Tourism continued on a strong trend upward, based on a 2023 third quarter report from Explore Fairbanks.
The tourism and marketing agency’s CEO, Scott McCrea, provided an update to the Fairbanks City Council last week as part of its annual update to funders.
According to third quarter reports, the Morris Thompson Cultural Visitor’s Center, home to the Explore Fairbanks office, received more than 51,000 visitors between July and September, about 24% higher than the same period last year. However, the numbers are still down by 23% below 2019 levels, the year prior to the Covid-19 pandemic era.
McCrea added that Fairbanks International Airport arrivals were up by 15% — more than 328,000 passengers — for a record July through September period.
Alaska Railroad passenger numbers coming through the Fairbanks depot were up by 13%, or 34,000 arrivals and departures. Alaska-Canada border crossings shot up to around 64,000 people, or 176% due to continued post-pandemic relaxed regulations.
Over the past two years, Fairbanks has seen an increase in bed tax revenue, something McCrea attributes to an increase in average daily room rates from hotels.
However, hotel stays have fallen by about 2% compared to last year, something he attributed to short-term rentals such as Airbnbs.
While occupancy rates are flat for short-term rentals, he said, “the supply in listings [has] grown significantly.”
He estimated about a 31% increase in the number of available short-term rentals compared to 2022.
“I think the reason we see that slight decline with hotels is because more travelers are gravitating to those short-term rentals, and we are at a point where their supply is outpacing the demand,” McCrea said.
Bed tax revenue from the city of Fairbanks and Fairbanks North Star Borough is Explore Fairbanks’ largest funding sources, which the organization funnels into marketing the region as a year-round tourism destination.
“It is anticipated that in 2024 those rates will increase but not to the same level we see in comparing 2023 to 2024 as we saw from 2022 to 2023,” McCrea said. “Average daily rates are a double-edged sword because on one hand it increases bed tax revenue, but at what point do those rates prohibit travelers from staying?”
He noted that some market trends continue to support that people are still willing to make travel a priority in their budgets despite a spike in inflation over the past year.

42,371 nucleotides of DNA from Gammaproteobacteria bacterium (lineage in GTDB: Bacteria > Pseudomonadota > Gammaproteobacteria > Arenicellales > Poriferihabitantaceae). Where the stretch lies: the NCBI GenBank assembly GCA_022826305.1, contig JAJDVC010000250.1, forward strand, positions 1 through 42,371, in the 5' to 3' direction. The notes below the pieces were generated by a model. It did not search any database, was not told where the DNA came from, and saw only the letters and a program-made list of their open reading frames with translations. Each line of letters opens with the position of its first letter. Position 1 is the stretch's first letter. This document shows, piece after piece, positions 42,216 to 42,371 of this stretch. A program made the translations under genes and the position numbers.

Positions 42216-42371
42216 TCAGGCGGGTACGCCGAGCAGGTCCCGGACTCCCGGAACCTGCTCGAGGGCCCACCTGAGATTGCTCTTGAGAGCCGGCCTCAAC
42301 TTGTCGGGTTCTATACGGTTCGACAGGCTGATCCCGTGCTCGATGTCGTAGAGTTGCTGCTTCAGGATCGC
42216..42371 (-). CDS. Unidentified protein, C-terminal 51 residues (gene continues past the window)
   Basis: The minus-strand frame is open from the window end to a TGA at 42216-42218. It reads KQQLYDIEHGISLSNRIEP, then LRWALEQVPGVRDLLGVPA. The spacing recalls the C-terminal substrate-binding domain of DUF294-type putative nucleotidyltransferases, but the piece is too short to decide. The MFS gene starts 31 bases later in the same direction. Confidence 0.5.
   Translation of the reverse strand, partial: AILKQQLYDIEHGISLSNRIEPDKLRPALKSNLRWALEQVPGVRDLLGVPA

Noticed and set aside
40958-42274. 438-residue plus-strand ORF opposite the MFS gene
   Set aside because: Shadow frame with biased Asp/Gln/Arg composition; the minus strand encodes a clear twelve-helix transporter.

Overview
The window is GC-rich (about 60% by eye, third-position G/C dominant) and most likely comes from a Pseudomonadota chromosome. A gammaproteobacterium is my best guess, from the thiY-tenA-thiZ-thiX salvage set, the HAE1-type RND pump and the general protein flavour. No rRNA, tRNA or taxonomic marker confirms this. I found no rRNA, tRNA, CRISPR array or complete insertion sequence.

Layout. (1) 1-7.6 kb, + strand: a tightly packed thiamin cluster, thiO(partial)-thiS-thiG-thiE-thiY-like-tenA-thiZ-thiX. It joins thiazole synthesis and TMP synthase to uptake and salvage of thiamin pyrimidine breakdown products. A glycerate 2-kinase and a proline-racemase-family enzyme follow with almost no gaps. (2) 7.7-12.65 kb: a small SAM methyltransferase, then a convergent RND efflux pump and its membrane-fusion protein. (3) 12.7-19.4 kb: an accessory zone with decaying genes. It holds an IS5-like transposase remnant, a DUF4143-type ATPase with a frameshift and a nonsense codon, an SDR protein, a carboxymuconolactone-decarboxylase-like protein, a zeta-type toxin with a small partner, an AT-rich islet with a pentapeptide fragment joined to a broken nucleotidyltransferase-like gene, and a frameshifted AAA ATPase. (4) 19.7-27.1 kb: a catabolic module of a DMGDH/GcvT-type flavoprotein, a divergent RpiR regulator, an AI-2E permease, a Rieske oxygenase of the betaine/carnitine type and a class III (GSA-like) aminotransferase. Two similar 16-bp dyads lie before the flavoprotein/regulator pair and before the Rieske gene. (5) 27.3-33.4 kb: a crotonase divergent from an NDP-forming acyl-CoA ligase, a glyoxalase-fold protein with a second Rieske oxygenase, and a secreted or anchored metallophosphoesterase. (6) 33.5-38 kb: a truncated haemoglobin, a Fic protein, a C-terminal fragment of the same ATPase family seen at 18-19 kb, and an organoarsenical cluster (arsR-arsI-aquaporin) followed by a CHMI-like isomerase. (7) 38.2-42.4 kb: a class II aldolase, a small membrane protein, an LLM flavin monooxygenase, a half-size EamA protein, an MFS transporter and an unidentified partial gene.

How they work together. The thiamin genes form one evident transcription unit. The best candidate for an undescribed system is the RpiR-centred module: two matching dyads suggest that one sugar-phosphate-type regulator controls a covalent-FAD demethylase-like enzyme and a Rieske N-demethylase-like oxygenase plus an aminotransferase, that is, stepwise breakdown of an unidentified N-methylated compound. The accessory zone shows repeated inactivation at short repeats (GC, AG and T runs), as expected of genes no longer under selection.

“We’re fortunate to be a bucket-list destination, so we remain optimistic,” McCrea said.
Explore Fairbanks intends to spend $4.66 million in 2024, with 61% of its budget spent on direct and indirect marketing and 39% on personnel.
“The budget as it stands now allows us to account for inflationary costs,” McCrea said.
Its marketing plan for 2023 has included expanded efforts to target markets in India and Latin America. The agency intends to place a strong emphasis on independent domestic travelers in 2024.
“We saw a decline in that for this year, whether for inflationary or other reasons, and we are seeing that across the state,” McCrea said. “We want to make sure we have a good position within our core domestic destination to try to retain our share of travelers.”
At a community engagement level, McCrea said Explore Fairbanks launched a complimentary “associate level” membership which would allow Fairbanks North Star Borough small businesses to be a part of the organization. The primary benefit, he said, would include a listing on the Explore Fairbanks website.
“There are small businesses and start-ups that might not be able to be a dues-paying member, so this allows them to become part of the industry and take advantage of marketing efforts,” McCrea said.
McCrea noted that tourism continues to be a strong economic driver for the Fairbanks North Star Borough and the Interior. The leisure and hospitality industry created about 7,700 jobs in the region through September.
“The jobs came back pretty strongly in Interior Alaska,” McCrea said.
According to the Alaska Tourism Industry Association, between May 2022 and April 2023, about 860,900 visitors came to the Interior, injecting $943.8 million in direct spending into the economy.
“I would argue that there is no better example of economic development in the borough than tourism in terms of new money coming in, jobs created and businesses that are developed,” McCrea said. “When we say tourism works for Fairbanks, it really does.”